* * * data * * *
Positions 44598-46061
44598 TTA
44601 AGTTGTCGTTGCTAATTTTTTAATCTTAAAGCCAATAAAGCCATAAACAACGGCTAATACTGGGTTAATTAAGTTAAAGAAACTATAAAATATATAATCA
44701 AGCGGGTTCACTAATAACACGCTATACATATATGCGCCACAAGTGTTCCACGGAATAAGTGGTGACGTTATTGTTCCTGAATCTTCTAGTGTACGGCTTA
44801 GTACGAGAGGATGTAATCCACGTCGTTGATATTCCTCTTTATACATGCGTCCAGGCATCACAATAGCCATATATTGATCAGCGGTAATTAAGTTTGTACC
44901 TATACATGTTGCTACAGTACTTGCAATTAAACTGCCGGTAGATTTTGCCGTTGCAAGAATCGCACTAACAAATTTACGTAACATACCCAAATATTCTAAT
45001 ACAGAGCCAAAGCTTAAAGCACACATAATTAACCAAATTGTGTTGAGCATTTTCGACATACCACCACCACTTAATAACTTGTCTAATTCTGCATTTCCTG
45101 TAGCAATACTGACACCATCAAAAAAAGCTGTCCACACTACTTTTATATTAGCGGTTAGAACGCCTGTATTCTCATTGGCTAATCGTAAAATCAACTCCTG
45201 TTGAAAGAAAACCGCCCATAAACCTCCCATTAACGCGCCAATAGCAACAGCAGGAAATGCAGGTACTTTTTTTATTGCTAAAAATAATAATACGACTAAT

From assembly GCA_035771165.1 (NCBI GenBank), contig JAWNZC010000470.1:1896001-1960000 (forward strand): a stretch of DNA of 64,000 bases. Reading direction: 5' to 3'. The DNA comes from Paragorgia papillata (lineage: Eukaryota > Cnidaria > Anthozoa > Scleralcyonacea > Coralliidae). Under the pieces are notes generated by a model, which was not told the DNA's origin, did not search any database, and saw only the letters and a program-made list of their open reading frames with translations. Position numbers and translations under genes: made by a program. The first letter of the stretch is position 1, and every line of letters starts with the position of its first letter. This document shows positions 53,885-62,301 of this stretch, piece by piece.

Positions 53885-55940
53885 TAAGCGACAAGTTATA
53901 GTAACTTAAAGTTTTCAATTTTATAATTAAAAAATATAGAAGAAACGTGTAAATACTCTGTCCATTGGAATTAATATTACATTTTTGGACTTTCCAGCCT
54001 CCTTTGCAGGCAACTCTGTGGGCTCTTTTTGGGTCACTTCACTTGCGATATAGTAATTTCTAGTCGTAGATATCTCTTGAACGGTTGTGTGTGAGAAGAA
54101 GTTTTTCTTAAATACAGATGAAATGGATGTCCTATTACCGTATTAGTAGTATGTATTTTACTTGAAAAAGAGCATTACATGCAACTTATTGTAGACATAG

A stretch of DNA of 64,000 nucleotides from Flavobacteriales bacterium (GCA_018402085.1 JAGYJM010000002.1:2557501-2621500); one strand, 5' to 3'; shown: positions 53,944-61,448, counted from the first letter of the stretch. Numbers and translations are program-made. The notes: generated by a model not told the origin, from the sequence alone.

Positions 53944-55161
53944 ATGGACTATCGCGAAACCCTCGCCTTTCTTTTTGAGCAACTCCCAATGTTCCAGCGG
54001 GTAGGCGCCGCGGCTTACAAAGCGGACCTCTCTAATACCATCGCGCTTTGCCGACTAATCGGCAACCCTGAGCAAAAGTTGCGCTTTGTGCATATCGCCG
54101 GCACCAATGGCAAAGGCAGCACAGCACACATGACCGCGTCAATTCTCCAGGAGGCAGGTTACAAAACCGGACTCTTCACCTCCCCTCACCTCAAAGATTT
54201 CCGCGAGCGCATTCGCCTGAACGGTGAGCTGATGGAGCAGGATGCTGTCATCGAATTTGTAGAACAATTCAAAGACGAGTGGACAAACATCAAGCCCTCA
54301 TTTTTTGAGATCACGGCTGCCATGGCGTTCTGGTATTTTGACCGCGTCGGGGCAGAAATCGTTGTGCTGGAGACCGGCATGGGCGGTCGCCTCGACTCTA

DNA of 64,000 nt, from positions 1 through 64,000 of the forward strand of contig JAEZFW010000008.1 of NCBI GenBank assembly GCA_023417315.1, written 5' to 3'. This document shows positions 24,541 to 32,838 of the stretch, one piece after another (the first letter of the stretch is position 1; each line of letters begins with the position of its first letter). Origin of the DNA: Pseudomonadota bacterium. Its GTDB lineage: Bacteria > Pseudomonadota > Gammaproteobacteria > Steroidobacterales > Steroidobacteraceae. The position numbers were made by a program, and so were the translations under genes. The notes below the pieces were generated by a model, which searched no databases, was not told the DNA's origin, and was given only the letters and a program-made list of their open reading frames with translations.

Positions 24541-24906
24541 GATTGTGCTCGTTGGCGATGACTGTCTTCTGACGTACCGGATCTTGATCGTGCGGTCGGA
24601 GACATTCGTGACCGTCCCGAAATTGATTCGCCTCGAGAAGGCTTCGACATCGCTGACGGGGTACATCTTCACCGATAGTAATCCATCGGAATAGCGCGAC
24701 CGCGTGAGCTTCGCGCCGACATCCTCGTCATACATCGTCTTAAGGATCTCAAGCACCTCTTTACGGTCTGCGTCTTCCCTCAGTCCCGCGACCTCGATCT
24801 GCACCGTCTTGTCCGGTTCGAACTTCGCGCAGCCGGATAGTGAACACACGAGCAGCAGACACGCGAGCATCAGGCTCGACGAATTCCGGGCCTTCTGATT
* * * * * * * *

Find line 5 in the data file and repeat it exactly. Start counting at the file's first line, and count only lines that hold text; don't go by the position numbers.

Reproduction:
44801 GTACGAGAGGATGTAATCCACGTCGTTGATATTCCTCTTTATACATGCGTCCAGGCATCACAATAGCCATATATTGATCAGCGGTAATTAAGTTTGTACC